* There’s a Broadway version of A Time to Kill? And Fred Thompson is in it, because this is a lot better than putting in that modicum of effort it takes to mount a campaign for president. [A Time to Kill on Broadway]
* A bestselling author is suing USC for discrimination. I find that hard to believe. If USC turned any discriminating eye toward hiring, they wouldn’t employ Lane Kiffin. [Courthouse News Service]
* Check out the new book by former firm partner Liz Brown about the process of leaving the legal profession. [Life After Law (affiliate link)]
* A humorous take on the Supreme Court’s preparations for the new term. Justice Ginsburg is basically a Time Lord. [McSweeney's]
* Class certification is denied for the Thomas Jefferson School of Law grads alleging the school misled them with false and inaccurate employment statistics. The case was doomed from the beginning, because there’s nothing “typical” about TJSL students! [San Diego Courts]
* Lawyers defending the accused rapists of a Naval Academy Mid asked the victim to describe her oral sex technique, if she “felt like a ‘ho,’” and if she wore underwear. The goal was to teach Afghanistan to be more like the U.S., not to teach the Navy to be more like the Taliban. [Jezebel]
* Jamie McCourt, a former family law attorney, strikes out in trying to set aside her divorce settlement with Frank McCourt, former owner of the Los Angeles Dodgers. She’s stuck with $131 million and several luxury homes. #richpeopleproblems [National Law Journal (sub. req.)]
* An inquest reveals that a Hogan Lovells partner who took his own life had warned a colleague that he was going to kill himself the day before his death. [Daily Mail via ABA Journal]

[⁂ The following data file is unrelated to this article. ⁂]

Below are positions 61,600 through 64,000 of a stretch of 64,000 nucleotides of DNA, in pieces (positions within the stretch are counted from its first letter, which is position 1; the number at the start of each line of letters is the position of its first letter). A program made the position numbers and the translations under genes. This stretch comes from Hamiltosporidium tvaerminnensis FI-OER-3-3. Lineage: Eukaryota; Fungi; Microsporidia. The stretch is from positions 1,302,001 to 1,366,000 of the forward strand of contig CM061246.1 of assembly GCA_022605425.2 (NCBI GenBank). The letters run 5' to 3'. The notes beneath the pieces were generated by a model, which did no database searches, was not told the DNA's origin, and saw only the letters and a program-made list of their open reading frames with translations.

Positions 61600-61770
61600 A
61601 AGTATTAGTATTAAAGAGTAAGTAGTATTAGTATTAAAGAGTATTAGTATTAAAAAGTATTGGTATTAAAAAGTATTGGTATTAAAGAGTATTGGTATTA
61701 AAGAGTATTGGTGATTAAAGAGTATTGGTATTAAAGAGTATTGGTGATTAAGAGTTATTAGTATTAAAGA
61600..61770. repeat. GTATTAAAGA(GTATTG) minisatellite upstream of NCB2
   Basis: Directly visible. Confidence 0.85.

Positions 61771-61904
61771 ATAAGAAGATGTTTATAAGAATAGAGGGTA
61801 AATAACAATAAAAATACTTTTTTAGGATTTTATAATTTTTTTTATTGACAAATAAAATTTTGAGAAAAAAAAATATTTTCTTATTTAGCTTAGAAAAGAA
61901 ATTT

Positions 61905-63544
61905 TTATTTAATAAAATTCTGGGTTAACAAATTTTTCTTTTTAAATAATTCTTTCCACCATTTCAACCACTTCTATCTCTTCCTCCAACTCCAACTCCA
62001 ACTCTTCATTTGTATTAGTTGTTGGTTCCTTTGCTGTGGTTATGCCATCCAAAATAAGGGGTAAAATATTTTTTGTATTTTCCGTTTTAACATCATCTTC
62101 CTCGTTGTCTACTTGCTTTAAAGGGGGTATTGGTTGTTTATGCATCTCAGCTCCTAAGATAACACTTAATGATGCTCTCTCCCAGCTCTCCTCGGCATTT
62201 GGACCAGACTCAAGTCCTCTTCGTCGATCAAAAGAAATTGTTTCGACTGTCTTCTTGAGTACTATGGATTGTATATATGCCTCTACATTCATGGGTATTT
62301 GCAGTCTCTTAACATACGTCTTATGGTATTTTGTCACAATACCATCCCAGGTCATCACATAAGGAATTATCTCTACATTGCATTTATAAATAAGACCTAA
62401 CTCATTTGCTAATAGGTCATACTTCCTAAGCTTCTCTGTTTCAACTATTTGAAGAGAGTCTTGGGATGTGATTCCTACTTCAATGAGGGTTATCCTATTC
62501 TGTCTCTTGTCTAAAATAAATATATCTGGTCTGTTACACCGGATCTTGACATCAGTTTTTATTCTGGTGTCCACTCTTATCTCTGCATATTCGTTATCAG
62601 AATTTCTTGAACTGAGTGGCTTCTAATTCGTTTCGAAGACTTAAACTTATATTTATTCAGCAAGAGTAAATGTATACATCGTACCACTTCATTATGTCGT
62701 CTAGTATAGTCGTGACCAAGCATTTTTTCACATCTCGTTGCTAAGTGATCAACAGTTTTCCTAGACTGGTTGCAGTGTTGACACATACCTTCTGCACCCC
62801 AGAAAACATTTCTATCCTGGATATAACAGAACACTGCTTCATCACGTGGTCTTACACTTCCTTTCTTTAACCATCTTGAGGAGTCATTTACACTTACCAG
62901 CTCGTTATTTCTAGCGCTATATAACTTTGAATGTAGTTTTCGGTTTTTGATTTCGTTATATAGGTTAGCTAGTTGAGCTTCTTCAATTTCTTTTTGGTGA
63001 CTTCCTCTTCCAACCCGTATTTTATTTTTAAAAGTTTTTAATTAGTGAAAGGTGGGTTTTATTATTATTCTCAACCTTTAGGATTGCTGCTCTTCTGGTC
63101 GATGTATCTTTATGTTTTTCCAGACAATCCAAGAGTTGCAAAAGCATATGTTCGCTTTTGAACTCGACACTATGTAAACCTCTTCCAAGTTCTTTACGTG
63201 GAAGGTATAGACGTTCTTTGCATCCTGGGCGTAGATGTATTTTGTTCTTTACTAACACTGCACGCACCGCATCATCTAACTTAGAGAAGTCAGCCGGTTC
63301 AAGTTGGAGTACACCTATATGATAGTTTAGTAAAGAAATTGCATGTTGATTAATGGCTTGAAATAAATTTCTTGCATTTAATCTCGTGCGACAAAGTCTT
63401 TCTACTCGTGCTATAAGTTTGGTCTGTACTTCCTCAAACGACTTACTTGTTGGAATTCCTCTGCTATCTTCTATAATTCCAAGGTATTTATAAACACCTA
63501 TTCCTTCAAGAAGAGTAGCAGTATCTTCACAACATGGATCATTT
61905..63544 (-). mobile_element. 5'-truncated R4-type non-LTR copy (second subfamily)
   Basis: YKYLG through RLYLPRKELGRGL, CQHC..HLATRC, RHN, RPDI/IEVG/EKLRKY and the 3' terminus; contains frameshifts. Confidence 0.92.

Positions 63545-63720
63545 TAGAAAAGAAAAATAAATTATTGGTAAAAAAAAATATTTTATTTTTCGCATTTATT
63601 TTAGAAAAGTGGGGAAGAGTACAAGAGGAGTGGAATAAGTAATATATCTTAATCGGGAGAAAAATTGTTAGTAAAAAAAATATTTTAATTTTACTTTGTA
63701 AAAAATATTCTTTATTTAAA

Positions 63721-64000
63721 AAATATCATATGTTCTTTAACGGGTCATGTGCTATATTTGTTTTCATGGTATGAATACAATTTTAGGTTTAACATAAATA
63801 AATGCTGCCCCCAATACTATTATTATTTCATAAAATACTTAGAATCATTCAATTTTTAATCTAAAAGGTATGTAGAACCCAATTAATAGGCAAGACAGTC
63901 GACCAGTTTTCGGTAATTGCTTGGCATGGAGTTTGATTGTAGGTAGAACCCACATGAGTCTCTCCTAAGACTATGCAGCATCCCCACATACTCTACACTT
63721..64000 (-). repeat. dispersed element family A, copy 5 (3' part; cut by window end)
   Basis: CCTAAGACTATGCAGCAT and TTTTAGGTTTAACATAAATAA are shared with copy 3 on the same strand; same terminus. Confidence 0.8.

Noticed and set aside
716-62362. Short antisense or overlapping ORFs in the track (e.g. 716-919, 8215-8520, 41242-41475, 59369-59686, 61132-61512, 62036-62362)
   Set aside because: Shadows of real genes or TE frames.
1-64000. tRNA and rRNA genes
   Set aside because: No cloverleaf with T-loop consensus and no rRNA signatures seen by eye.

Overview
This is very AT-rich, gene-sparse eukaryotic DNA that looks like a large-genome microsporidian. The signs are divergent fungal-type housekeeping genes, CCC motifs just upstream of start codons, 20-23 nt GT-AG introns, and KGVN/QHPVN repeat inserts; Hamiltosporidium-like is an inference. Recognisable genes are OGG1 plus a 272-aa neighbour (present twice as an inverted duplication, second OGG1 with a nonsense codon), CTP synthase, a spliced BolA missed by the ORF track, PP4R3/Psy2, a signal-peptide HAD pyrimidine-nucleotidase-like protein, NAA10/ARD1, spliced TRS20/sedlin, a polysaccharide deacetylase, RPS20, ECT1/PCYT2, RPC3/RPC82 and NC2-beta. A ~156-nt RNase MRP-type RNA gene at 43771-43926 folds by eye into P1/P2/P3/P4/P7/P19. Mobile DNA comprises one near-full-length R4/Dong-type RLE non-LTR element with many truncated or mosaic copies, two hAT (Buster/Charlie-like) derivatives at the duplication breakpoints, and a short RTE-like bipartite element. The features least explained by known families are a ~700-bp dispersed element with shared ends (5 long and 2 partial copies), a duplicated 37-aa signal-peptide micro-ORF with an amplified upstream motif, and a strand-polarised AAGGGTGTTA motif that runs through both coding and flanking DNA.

* If you’re in New York this weekend, go see Arguendo. Or buy tickets for the 7 p.m. performance on September 22, when I’ll be doing a talkback with artistic director John Collins after the show. Enter the discount code “ABOVE” for $35 tickets (a special rate for ATL readers). [Public Theater]
Back in June, we got a chance to see an absolutely great response to a cease and desist letter. The author of that response letter, Stephen B. Kaplitt, is an Above the Law folk hero for kicking off his response to an unnecessarily threatening C&D with “obviously [this] was sent in jest, and the world can certainly use more legal satire,” before systematically ripping the opposing attorneys a new one.
Now comes another great response to a C&D letter, and this one may even be better because of the firm on the receiving end.
Greg Thatcher has a website that takes Routing Numbers and publishes them in an easily searchable form online.